Washington: Pioneering Indian American biochemist, Har Gobind Khorana, who won the 1968 Nobel Prize for medicine, died of natural causes in Concord, Massachusetts. Khorana, 89, who was MIT's Alfred P Sloan Professor of Biology and Chemistry emeritus, died earlier this week.

He won the Nobel Prize in 1968, sharing it with two others, for unravelling the nucleotide sequence of RNA and deciphering the genetic code. He was then with the University of Wisconsin (UW).

He is survived by his daughter, Julia, and son, Dave.

Born in 1922, in a small village called Raipur in Punjab, which is now in Pakistan, Khorana is known as a scientist who revolutionised biochemistry with his pioneering work in DNA chemistry.

"The work that he did in Wisconsin from 1960 to 1970 continues to propel new scientific discoveries and major advances," said Aseem Ansari, professor of biochemistry at the University of Wisconsin-Madison where Khorana taught and did research from 1960 to 1970 before moving to the Massachusetts Institute of Technology (MIT).

It was at Wisconsin that Khorana along with his colleagues worked out mechanisms of RNA codes for the synthesis of proteins, which won him the Nobel Prize.

He shared the prize with Robert Holley of Cornell University and Marshall Nirenberg of the National Institutes of Health. Khorana was among the pioneers of the now-familiar series of three-nucleotide codons that signal to the cell which amino acids to use in building proteins —- for example, uracil-cytosine-uracil, or UCU, codes for the amino acid serine, while CUC codes for leucine, MIT said in a statement.

"Gobind was a brilliant, path-breaking scientist, a wise and considerate colleague, and a dear friend to many of us at MIT," said Chris Kaiser, MacVicar Professor of Biology and head of the Department of Biology, in an email announcing the news.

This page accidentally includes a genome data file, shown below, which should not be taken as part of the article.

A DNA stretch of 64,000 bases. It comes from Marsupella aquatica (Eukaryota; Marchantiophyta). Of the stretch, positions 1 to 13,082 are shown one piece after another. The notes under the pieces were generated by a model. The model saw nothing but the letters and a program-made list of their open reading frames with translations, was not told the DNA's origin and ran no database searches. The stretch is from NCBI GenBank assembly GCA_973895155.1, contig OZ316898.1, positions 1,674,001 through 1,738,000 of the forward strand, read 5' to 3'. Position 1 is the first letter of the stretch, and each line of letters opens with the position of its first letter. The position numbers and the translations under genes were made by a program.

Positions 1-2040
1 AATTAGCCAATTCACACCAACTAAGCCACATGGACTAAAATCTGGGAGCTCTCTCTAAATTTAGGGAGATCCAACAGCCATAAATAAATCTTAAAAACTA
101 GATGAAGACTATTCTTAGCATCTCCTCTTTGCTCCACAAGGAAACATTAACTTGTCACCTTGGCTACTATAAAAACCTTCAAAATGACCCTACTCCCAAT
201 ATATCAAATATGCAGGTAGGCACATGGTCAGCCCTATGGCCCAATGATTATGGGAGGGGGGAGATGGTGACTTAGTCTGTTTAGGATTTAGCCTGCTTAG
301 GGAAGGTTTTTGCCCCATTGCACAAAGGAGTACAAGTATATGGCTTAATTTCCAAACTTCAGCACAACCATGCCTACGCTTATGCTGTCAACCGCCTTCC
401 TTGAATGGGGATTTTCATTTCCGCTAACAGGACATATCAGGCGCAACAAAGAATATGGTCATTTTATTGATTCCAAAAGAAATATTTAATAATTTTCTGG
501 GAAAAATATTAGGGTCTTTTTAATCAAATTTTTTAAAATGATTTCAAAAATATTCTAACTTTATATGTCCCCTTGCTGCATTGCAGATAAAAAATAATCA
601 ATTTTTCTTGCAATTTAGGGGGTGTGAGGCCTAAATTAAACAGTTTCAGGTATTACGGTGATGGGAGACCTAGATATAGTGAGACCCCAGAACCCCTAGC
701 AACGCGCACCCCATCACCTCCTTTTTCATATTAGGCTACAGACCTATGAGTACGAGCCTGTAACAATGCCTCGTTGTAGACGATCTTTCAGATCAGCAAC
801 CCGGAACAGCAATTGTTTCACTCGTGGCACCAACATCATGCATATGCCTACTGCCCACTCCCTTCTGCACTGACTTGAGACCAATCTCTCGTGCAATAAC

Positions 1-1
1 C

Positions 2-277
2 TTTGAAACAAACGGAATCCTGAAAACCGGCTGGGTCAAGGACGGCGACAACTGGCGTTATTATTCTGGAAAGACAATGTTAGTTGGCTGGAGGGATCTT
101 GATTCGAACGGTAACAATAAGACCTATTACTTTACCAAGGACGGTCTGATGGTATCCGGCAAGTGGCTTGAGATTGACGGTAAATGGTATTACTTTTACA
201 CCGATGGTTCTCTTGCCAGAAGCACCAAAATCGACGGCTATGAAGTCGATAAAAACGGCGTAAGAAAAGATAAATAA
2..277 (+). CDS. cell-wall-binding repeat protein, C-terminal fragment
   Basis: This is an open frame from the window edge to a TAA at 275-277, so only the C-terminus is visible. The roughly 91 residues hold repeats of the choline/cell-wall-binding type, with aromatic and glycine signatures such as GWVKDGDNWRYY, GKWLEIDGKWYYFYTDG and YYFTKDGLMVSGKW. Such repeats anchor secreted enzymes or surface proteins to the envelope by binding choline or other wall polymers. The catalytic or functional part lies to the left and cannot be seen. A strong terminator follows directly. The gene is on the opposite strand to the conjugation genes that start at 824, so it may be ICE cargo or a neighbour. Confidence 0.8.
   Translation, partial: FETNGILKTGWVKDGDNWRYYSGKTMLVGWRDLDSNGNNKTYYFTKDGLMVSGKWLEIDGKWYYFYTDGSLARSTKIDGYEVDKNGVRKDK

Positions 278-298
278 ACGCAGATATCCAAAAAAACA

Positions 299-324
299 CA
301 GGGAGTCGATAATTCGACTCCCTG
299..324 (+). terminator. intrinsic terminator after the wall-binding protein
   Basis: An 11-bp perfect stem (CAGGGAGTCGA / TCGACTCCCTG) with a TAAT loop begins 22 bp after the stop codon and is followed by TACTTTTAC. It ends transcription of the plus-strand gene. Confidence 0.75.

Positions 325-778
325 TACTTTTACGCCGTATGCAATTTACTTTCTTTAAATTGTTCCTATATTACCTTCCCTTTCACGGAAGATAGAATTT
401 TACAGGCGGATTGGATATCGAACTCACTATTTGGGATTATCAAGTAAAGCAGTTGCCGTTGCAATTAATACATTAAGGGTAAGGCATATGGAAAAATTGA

In a statement released by MIT, Khorana's daughter, Julia Khorana, said her father loved mentoring young scientists. "Even while doing all this research, he was always really interested in education, in students and young people," she said.

"After he retired, students would come to visit and he loved to talk to them about the work they were doing. He was very loyal to them, and they were very loyal to him, too," she said.

Inspired by Khorana's story in 2007, UW-Madison faculty members Ansari and Ken Shapiro established the Khorana Scholars Programme to enable the exchange of top students between select Indian research institutions and the UW-Madison.

The programme has recently expanded to include students from other Midwestern universities as well as MIT, Harvard and some West Coast schools, the university said in a statement.

The programme also sends Wisconsin agricultural scientists to India to assist in entrepreneurial efforts to improve economic stability and food security in poor rural areas.

"There's no more appropriate way to honour Khorana," Ansari said in a statement. "He served as an icon for why international programmes are so important. He personified the Wisconsin Idea, the idea of knowledge without boundaries. Here was a man who came from a poor rural Indian family, working in Wisconsin, making a contribution that changed the course of science."

Khorana, in an autobiographical note after getting the Nobel Prize, wrote, "Although poor, my father was dedicated to educating his children and we were practically the only literate family in the village inhabited by about 100 people."

According to his biography issued by the MIT, Khorana attended high school in the nearby city of Multan before enrolling in Punjab University, where he received his bachelor's degree in 1943 and master's in 1945, both in chemistry and biochemistry.

Upon graduating, he received a fellowship from the Indian government to study at the University of Liverpool in the UK, where he received his PhD in 1948.

Khorana did postdoctoral work at Switzerland's Federal Institute of Technology, where he met his wife, the late Esther Elizabeth Sibler.

After returning to the UK for another postdoc position in Cambridge, Khorana and his wife created a new home together in Vancouver, Canada, where he took a job at the British Columbia Research Council in 1952.

Khorana stayed in Vancouver for eight years.

In 1960, he went to the University of Wisconsin at Madison, where he became co-director of the Institute for Enzyme Research.